Pain in the lower back and hips, as well as damage, can be brought on by tightness or weakness in the hip flexors. You may strengthen your hip flexors and reduce strain by doing the exercises shown here.
Although not everyone can have hips as flexible as Shakira’s, we can all benefit from exercising the muscles that support these ball-and-socket joints by stretching and building strength in those muscles.
Our hips are responsible for more than just the banging dance moves that we blast out every once in a while. Because they are necessary for both mobility and movement, they are an important joint not only for athletes but also for people who don’t participate in sports.
Hip flexors can become tight when we sit for long periods of time throughout the day, which is typical for most of us. In addition, leading a sedentary lifestyle is linked to a loss of strength in the hip muscles, including not just the hip flexors but also the muscles that work against them, such as the glutes, hamstrings, and abductors.
Pain in the lower back and hips, as well as damage, can be brought on by tightness or weakness in the hip flexors.
And that’s not the end of the hip problems. According to research conducted in the United States, hip replacement surgery and hip arthroscopy, which is a treatment used by physicians to diagnose joint problems, are both on the rise.
Who Are These Mysterious Hip Flexors?
A collection of muscles known as the hip flexors are responsible for flexing the hip, which means raising the leg higher and closer to the body. The psoas major and the iliacus are the two key muscles that flex the hips; when considered together, these two muscles are referred to as the iliopsoas.
The psoas muscle has its start in the six vertebrae that are located at the base of your spine. The origin of the iliacus can be found in the interior bowl of your pelvis. They come together and implant into the top of the femur, which is the uppermost bone in the leg.
Lifting, pushing, and tugging are all movements that challenge the iliopsoas muscle, and it responds by helping to support the trunk. Additionally, the iliopsoas brings the knees in closer to the chest. One illustration of this would be bringing your front leg around to the front of your body when jogging or when executing kicking motions in sports like soccer.
Here are eight fantastic hip flexor workouts and stretches that will help you stay strong and flexible, as well as maximize your hip mobility. This will help you prevent injuring your body when you’re busting a move, or even when you’re just strolling down the street.
Instructions For Stretching Out Your Hip Flexors.
You can loosen up your hip flexors and joints by trying out these stretches. They are designed to extend the possible range of motion that a joint is capable of moving through. After you’ve finished your workout and your body is already warm, it’s the perfect time to complete these stretches.
1. Hip Flexor Stretch In A Half Kneeling Position
This straightforward exercise targets the iliopsoas and hip flexors of the back leg while also targeting the glutes of the front leg. You can practice this exercise either on a yoga mat or by placing a towel that has been folded in half beneath your knee.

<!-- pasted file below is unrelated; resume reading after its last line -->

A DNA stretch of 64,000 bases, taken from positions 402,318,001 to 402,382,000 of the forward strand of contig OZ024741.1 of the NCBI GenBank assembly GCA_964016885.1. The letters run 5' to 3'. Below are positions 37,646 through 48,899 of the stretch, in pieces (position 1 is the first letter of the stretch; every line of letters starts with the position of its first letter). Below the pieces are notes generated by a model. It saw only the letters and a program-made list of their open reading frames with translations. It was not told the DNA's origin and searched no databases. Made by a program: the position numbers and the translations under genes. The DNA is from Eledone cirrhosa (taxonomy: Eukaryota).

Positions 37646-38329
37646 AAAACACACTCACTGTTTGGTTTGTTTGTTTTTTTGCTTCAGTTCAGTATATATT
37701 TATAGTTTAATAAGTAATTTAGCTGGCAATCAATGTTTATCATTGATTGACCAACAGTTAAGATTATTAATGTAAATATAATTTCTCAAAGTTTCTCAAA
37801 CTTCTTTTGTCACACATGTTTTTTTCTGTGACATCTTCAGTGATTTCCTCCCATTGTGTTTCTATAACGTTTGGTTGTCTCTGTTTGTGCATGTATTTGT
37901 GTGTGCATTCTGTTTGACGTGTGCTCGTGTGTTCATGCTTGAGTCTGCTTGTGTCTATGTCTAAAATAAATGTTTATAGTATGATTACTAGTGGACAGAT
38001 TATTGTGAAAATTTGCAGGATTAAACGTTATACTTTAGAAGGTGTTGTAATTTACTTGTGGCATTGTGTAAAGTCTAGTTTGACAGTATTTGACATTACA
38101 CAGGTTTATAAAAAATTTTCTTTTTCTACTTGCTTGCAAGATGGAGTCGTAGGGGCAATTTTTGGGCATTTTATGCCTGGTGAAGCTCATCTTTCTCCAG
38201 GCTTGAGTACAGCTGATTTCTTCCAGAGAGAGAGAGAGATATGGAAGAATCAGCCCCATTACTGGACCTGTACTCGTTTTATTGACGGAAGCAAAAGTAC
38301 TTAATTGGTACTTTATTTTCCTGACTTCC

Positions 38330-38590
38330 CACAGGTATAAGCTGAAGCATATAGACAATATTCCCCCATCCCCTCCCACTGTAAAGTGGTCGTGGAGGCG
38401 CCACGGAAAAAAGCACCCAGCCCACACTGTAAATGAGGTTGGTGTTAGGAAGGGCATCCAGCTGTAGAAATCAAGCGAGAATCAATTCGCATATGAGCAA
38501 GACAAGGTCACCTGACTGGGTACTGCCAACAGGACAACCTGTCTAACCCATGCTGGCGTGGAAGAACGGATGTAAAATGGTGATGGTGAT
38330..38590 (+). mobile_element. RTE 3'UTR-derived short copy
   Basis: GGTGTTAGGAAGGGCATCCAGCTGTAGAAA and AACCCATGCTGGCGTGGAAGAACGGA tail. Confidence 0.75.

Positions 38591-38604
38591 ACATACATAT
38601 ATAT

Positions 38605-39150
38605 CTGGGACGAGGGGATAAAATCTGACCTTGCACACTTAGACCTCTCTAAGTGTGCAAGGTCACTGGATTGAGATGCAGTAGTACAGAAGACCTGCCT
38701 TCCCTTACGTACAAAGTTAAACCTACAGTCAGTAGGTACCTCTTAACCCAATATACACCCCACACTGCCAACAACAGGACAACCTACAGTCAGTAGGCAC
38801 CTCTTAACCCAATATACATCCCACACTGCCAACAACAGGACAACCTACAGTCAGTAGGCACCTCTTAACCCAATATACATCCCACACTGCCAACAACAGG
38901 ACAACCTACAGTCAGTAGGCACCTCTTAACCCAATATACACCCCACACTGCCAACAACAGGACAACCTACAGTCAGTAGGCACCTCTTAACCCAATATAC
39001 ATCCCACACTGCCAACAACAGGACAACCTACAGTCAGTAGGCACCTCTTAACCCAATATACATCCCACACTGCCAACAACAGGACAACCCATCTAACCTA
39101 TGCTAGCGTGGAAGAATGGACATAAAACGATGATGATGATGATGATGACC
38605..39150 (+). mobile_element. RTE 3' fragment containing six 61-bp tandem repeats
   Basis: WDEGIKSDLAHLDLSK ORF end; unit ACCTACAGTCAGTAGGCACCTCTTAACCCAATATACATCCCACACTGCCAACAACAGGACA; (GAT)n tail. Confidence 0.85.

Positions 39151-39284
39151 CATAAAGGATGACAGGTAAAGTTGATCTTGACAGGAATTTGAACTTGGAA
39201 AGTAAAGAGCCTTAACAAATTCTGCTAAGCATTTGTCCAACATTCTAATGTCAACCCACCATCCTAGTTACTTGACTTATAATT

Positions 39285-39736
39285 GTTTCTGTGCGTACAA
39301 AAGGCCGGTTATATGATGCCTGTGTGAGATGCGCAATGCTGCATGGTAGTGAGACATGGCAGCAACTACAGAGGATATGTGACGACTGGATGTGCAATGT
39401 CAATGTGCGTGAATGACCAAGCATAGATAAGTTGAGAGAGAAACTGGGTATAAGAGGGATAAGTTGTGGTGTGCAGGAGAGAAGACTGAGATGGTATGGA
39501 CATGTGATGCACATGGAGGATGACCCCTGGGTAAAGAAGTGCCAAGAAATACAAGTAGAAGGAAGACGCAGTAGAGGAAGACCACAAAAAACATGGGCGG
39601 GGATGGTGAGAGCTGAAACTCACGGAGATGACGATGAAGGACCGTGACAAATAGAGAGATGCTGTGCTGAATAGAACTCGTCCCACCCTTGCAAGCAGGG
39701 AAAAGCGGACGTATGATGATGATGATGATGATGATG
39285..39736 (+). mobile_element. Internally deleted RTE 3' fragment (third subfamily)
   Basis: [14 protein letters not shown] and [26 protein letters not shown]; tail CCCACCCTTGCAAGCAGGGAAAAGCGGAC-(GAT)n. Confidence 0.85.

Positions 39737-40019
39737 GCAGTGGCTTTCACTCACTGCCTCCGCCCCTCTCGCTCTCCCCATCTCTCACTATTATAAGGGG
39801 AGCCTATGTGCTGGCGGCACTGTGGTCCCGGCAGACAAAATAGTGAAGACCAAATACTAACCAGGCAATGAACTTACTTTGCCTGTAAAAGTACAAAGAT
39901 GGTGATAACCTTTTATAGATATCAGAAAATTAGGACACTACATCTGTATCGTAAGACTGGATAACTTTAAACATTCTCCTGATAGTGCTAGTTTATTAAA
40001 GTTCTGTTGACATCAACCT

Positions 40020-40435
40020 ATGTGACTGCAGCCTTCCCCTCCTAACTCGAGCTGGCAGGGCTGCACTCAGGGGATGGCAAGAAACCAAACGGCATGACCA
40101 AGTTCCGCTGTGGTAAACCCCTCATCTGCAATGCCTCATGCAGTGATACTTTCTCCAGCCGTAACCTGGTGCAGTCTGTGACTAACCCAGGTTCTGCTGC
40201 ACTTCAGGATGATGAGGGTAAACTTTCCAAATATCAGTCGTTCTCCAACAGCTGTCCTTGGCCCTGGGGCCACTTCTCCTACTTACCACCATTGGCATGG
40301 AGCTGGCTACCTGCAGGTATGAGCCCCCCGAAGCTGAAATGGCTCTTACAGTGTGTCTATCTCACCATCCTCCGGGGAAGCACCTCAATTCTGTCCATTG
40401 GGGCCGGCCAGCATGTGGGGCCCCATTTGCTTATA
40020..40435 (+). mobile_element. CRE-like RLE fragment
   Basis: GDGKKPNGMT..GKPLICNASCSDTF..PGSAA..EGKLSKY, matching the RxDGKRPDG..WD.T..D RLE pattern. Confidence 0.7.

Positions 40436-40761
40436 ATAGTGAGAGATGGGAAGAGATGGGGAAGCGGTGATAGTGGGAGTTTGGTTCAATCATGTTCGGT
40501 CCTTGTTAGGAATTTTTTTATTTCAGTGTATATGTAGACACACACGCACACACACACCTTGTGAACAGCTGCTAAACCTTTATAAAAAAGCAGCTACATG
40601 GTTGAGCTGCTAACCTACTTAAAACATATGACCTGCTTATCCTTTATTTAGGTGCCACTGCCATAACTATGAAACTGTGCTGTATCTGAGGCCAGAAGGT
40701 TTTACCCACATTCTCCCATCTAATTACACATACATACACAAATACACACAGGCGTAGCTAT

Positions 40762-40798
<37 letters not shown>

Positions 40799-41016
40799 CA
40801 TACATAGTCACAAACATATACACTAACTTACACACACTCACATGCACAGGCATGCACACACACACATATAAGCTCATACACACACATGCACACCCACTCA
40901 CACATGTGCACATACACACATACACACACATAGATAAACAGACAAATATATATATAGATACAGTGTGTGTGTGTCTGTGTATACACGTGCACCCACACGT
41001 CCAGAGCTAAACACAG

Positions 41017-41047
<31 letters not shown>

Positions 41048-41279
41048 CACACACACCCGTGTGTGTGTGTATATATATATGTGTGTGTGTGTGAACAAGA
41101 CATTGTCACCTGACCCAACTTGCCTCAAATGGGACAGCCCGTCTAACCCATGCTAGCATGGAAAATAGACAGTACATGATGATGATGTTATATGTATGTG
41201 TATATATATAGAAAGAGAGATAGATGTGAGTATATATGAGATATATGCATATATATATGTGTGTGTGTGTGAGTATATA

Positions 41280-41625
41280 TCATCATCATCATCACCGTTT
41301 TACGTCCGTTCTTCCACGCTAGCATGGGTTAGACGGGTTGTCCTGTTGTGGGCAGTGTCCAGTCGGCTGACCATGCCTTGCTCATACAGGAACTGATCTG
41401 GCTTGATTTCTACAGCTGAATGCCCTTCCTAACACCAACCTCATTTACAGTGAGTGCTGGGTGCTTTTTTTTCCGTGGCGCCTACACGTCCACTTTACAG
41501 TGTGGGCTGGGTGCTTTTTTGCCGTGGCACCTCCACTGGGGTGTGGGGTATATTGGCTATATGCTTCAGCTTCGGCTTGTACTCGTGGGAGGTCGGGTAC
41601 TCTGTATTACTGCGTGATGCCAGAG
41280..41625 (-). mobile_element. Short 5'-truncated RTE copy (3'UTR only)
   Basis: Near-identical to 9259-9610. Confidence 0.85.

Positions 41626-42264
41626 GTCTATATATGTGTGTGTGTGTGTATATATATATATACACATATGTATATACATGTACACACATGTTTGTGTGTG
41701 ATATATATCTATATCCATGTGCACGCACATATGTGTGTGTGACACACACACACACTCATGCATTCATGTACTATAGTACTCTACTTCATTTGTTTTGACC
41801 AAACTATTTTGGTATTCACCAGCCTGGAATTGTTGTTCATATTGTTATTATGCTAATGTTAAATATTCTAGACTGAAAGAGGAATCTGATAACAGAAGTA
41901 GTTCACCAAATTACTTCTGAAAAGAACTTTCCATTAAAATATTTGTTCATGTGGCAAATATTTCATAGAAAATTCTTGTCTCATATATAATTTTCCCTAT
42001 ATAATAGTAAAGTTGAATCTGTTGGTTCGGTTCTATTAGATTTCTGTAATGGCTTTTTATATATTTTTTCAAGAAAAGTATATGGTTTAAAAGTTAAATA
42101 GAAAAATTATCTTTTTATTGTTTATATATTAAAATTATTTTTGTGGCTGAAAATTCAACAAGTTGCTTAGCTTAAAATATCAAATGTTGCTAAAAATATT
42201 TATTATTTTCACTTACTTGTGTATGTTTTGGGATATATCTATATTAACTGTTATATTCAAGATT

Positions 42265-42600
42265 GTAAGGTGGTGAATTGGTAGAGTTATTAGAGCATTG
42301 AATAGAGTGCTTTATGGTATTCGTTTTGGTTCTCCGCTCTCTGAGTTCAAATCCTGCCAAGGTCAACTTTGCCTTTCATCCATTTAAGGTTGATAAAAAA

- Place your left foot flat on the floor in front of you while you kneel on the ground. Place your right knee on the ground behind you.
- Maintain a lofty trunk position while you work through this exercise. You can maintain your equilibrium by keeping your hands on your left knee.
- Slide your right knee backward in a gentle and controlled manner until you feel a slight stretch at the front of your hip.
- Put some pressure on your right buttock as if you were going to push forward, and pull your trunk and hips closer to your left foot. Create a pelvic tilt by tucking in your hips ever-so-slightly.
- Hold this position for ten to thirty seconds after taking a deep breath.
2. Bring The Knees Up To The Chest.
- Place yourself on your back with your legs stretched out in front of you. Bring one leg into the chest area as slowly as you can.
- While maintaining a flat back, bring your knee as close to your chest as you comfortably can while maintaining a flat back.
- Pull your glute in as tightly as you can while stretching out your straight leg as far as it can go.
- After that, come back to the beginning position and repeat the exercise with the other leg.
- If you are not experiencing any stretching sensations while completing this stretch, you might try doing it while seated on a bench with your lower leg hanging off.
3. Pigeon Pose.
The Pigeon pose is one of the most challenging yoga positions. Only proceed if you are confident in your ability to maintain the stance. You are welcome to change it up by performing a figure four stretch while seated in a chair or lying down on the floor.
- Get into the plank posture to begin.
- Raise your left foot off the ground and slide it forward until your knee is resting on the ground next to your left hand and your foot is in close proximity to your right hand. Your level of flexibility will determine the precise position in which your knees and toes end up.